Germany continues to spearhead the move higher for the rest of the eurozone having broken through the 12,000 level less than a month after moving above 11,000.
As cheerful as the average German might be about the DAX this propensity for optimism does not stretch towards the Greeks. The last month has seen the percentage of Germans wanting Greece to exit the eurozone increase from 41% up to 52%.
The grumblings of discontent between German and Greek ministers has once more escalated as the focus on historical wrongdoings has led to even more bitter sentiment, and the phrase ‘don’t bite the hand that feeds you’ appears to not translate well into Greek.
BP’s risk appetite looks to have returned with the news that it has agreed a new $12 billion investment in Egypt aimed at increasing the company’s production by three billion barrels.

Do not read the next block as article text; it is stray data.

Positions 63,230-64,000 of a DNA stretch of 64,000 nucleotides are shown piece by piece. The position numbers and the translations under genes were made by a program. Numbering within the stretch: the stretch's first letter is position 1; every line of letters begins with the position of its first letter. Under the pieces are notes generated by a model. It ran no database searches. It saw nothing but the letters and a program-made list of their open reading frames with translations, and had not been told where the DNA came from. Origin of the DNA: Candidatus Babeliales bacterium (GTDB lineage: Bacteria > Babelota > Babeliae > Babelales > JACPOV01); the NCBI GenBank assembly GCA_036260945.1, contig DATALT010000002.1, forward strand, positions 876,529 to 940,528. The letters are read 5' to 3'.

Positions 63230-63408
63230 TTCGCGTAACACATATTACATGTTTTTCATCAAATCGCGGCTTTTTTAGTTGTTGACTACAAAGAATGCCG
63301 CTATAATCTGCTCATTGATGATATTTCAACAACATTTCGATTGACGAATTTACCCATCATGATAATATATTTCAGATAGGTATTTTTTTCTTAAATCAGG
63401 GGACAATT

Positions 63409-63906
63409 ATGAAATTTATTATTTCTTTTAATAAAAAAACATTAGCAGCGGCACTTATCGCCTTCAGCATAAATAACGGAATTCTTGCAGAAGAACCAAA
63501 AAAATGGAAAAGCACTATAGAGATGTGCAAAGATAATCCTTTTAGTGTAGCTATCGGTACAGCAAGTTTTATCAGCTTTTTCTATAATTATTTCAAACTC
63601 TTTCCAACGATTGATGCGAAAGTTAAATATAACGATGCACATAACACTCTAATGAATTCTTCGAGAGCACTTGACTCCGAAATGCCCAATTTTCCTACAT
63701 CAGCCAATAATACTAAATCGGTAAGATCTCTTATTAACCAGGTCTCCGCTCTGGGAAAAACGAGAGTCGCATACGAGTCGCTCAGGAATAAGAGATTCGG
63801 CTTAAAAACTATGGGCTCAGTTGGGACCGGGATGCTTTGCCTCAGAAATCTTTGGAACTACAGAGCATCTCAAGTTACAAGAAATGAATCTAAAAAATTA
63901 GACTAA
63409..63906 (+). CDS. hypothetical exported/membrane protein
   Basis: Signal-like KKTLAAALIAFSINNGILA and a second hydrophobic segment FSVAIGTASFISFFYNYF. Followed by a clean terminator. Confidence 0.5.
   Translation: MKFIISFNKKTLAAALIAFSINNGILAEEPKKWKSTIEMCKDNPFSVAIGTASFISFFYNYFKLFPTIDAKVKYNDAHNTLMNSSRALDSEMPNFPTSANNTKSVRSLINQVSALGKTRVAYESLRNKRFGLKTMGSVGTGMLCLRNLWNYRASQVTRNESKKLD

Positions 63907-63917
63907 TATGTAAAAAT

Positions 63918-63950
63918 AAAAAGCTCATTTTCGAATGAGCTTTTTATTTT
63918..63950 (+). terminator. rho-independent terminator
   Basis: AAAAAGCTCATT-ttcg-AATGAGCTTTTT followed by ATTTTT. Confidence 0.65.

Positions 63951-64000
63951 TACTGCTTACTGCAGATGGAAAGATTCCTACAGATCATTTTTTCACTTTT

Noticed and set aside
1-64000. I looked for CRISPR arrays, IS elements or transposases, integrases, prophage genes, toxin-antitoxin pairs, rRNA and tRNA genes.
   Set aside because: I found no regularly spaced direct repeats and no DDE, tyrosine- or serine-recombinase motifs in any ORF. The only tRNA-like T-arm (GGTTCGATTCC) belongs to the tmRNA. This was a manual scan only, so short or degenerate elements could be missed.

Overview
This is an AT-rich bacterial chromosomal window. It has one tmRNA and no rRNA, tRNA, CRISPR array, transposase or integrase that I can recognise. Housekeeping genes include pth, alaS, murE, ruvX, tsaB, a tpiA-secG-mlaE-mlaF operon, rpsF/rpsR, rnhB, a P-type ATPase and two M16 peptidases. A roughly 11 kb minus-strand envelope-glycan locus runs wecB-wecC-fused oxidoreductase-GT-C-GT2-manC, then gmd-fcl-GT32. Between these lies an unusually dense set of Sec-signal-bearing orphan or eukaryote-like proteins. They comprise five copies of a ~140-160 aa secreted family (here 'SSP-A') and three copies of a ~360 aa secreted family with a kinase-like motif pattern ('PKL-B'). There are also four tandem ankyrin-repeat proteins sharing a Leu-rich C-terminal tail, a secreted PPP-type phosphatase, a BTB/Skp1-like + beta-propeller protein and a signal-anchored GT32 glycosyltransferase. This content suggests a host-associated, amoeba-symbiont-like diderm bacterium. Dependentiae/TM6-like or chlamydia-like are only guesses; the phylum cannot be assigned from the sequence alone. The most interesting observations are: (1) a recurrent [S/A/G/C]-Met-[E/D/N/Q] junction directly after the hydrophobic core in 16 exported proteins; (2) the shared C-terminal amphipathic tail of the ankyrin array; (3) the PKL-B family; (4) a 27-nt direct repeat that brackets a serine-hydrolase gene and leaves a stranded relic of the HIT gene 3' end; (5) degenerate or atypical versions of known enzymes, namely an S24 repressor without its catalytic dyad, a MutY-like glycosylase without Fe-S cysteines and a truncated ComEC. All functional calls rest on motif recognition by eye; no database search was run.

Sainsbury’s sits atop of the list of FTSE fallers just twenty-four hours before publishing its fourth-quarter figures, offering a glimpse of what the market is expecting.
AstraZeneca shares have struggled this morning following the news that its Brilinta heart drug trials have proven to be less successful than hoped.
The dollar remains the primary focus of the currency markets as anticipation of Wednesday’s Federal Open Market Committee statement reaches fever pitch. Markets appear to be factoring in a change of phraseology from the Fed as expectations of a US rate change have moved as close as June judging by comments from some institutions.
It is not often that US markets have played second fiddle to their European counterparts, but the driving force of the European quantitative easing scheme continues to see them set the pace as US equity indices struggle to keep up.
Ahead of the open we expect the Dow Jones to start 47 points higher at 17,796.